Healthcare-acquired infections (HAIs) are a major source of patient suffering and societal cost. Despite improved use of the most essential HAI control measure, hand hygiene by healthcare workers, adherence still lags and additional measures are needed. Three groups of interventions, comprising 6 studies, are proposed. First, multi-drug resistant organisms (MDROs) - methicillin-resistant Staphylococcus aureus (MRSA) and carbapenem-resistant gram-negative bacilli - and Clostridium difficile-associated infections (CDIs) are increasing causes of HAIs. MDROs often ping-pong between hospitals and long-term care;this highlights the importance of a regional, rather than the traditional institution-based, approach to control. The Chicago Prevention and Intervention Epicenter proposes T0/1/2/3 regional interventions in acute and long-term care facilities that will include enhanced surveillance and communication and patient cleansing with chlorhexidine to decrease MDRO risk in Chicago. Successful projects can inform MDRO control in other geographic areas. CDIs result in part from the effect of antibiotics on intestinal microbes. Probiotics, mixtures of natural gut- stabilizing bacteria, given to patients receiving antibiotic therapy have the potential to reduce risk of CDI. A T0/1/2 demonstration project of a novel probiotic that has shown promise for preventing CDIs is proposed. Second, device-related infections are addressed. Catheter-related bloodstream infections (CLABSIs) have declined due to wide application of interventions recommended in 2002 by CDC. Now, it may be possible to eliminate CLABSIs by controlling the major remaining infection source-extrinsic contamination of catheter hubs and fluid pathways. A T0/1/2 ICU and lab study of aggressive asepsis of catheter hubs is proposed. Catheter-associated urinary tract infection (CAUTI), although of lower morbidity, is a major MDRO reservoir and source of spread from hospitals into long-term care. A CAUTI technical innovation that has many early adopters despite absence of well-demonstrated efficacy is the handheld bladder scanner. These devices are expensive but provide the opportunity to determine bladder volume non-invasively. A T0/2 prospective controlled trial of bladder scanners for infection control is proposed. Third, we are facing MDROs with no new drugs. A T1/2 intervention to provide more rational antimicrobial use in ICUs, hot spots of resistance, is proposed. Educational activities that have been successful in other venues will be compared with the value of a biologic marker of bacterial infection - procalcitonin - for directing antimicrobial therapy. The impact on ICU infection and prescribing characteristics of doctors will be assessed. To further assess the interventions, costs of averted outcomes and of the interventions will be compared. OPRIONAL OBEJCTIVE SCORE: 2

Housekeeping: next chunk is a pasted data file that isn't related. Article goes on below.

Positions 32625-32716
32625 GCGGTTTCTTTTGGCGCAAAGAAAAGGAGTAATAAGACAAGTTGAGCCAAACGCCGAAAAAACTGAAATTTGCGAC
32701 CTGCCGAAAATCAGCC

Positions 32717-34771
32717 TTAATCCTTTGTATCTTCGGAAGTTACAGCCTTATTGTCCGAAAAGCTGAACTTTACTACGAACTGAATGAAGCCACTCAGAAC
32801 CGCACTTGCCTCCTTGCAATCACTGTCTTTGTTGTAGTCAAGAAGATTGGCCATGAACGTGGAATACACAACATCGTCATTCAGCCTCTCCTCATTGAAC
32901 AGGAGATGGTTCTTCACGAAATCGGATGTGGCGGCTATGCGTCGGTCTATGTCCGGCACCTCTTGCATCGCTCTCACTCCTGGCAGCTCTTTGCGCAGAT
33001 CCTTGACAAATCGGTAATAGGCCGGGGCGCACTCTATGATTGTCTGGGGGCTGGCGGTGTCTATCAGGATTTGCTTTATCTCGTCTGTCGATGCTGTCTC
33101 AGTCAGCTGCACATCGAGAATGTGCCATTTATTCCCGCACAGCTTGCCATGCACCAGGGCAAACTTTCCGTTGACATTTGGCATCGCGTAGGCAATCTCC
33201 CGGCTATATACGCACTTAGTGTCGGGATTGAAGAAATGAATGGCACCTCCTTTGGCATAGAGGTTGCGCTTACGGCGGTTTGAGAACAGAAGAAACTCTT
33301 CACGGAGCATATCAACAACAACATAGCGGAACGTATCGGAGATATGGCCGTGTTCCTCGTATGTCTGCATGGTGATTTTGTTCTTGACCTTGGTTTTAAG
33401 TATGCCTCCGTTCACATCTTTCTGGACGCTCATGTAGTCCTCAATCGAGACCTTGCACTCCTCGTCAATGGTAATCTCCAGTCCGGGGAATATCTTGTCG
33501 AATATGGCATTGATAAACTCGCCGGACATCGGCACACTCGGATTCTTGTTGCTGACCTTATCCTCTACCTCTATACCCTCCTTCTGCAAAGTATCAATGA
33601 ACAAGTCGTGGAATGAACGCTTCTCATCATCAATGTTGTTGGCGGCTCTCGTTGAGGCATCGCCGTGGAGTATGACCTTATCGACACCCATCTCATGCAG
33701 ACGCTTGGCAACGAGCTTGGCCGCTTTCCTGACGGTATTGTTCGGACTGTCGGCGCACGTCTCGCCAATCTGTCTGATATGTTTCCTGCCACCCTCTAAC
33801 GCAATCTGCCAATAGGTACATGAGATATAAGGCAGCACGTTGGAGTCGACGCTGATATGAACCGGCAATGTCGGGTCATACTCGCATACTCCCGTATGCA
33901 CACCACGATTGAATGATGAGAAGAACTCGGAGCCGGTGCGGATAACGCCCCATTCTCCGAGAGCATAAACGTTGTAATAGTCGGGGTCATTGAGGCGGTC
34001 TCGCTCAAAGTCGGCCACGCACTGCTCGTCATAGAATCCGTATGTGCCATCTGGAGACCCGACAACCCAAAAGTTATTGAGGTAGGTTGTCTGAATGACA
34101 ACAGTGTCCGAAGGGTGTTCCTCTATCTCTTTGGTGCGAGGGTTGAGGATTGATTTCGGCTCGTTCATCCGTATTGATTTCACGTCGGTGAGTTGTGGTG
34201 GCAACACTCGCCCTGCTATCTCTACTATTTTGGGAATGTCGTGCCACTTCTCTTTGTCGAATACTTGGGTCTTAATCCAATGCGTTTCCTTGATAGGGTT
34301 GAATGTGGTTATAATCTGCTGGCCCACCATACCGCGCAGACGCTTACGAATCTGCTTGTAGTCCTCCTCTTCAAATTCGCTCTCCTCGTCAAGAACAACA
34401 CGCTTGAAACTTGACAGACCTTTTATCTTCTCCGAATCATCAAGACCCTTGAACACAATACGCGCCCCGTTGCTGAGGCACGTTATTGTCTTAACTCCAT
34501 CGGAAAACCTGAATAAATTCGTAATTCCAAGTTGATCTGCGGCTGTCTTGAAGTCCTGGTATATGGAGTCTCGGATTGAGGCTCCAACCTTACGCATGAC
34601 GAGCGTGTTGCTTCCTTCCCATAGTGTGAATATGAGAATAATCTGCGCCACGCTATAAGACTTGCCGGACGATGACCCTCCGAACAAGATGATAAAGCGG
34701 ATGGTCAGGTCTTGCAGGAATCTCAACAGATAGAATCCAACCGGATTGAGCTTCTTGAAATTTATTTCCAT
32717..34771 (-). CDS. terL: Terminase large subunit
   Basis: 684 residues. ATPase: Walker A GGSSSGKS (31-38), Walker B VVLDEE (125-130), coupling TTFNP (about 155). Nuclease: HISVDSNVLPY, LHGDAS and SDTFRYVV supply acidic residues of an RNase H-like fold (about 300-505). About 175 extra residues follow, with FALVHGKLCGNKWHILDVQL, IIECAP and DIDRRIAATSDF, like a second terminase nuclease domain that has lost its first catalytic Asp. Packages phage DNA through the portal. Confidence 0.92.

Public Health Relevance

Healthcare-acquired infections are a major source of patient suffering and societal cost. Key problems are regional spread of multi-drug resistant organisms (MDROs), occurrence of preventable device-related infections, and antibiotic overuse. Three groups of interventions, comprising 6 studies and including a regional public health-coordinated approach to MDRO control, are proposed to solve these problems.

National Institute of Health (NIH)
Specialized Center--Cooperative Agreements (U54)
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Special Emphasis Panel (ZCI1)
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Hektoen Institute for Medical Research
United States
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